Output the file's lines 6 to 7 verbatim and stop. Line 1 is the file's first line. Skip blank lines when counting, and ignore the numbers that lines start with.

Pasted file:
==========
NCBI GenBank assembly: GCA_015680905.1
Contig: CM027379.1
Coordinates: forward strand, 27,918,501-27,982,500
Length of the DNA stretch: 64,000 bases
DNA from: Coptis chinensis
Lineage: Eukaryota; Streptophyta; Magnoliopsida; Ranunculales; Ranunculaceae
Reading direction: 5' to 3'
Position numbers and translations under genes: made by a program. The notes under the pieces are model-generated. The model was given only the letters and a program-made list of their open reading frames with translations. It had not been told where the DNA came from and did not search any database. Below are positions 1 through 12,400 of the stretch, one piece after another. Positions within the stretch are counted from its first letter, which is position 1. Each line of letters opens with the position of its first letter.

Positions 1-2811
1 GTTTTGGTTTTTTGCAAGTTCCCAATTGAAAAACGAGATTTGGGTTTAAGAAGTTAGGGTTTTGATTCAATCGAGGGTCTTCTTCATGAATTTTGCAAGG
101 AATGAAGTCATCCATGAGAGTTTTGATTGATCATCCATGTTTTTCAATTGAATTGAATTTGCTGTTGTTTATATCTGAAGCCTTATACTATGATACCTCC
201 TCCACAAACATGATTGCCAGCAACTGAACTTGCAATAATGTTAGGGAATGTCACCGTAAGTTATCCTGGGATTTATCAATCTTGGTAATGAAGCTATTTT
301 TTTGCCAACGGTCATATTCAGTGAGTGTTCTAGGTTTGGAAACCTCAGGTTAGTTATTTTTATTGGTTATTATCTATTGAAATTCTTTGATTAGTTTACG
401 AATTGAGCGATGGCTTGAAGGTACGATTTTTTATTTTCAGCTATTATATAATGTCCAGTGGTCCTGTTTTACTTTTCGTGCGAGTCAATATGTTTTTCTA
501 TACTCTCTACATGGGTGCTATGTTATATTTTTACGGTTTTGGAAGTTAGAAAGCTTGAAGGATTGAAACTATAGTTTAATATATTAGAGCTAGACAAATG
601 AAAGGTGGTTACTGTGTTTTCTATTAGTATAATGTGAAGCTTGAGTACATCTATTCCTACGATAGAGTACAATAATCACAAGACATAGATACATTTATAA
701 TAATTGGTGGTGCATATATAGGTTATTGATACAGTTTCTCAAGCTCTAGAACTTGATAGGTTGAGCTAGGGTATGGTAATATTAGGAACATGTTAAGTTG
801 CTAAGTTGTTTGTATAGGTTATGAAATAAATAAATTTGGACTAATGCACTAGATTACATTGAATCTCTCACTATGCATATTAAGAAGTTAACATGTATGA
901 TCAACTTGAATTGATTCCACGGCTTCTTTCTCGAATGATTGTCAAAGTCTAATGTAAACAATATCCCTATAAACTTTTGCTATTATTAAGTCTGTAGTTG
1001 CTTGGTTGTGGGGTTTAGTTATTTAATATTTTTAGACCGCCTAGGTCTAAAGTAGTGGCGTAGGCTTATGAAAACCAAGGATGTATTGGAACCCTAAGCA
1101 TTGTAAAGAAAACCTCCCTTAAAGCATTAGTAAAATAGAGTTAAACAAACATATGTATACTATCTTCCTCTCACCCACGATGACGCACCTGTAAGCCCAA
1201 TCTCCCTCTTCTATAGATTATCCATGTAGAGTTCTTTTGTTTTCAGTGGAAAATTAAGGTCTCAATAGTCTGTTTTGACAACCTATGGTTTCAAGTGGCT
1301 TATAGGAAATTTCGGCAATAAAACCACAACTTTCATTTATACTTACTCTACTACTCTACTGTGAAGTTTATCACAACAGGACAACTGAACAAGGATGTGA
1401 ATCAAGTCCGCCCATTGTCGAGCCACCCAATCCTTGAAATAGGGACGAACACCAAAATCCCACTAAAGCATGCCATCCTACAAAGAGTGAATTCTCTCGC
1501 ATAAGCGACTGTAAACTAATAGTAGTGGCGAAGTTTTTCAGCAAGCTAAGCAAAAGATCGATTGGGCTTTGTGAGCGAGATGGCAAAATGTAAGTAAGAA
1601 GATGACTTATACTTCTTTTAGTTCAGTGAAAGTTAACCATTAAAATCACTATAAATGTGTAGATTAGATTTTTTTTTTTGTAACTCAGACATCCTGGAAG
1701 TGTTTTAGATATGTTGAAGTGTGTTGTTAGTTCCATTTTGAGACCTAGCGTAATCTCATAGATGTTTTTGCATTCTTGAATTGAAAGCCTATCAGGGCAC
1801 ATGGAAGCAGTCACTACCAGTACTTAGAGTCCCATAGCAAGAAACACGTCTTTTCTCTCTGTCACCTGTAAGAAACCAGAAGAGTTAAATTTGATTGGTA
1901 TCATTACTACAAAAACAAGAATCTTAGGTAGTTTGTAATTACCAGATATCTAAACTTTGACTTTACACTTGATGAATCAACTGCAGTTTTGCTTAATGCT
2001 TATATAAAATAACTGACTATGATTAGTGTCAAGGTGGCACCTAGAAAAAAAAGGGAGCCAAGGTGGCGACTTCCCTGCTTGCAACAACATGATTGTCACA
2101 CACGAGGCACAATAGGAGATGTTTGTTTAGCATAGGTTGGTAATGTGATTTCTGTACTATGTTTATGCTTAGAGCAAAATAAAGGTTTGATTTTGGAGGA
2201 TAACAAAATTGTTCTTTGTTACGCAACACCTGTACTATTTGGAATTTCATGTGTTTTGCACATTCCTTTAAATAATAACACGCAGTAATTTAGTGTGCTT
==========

Lineage: Eukaryota; Streptophyta; Magnoliopsida; Ranunculales; Ranunculaceae
Reading direction: 5' to 3'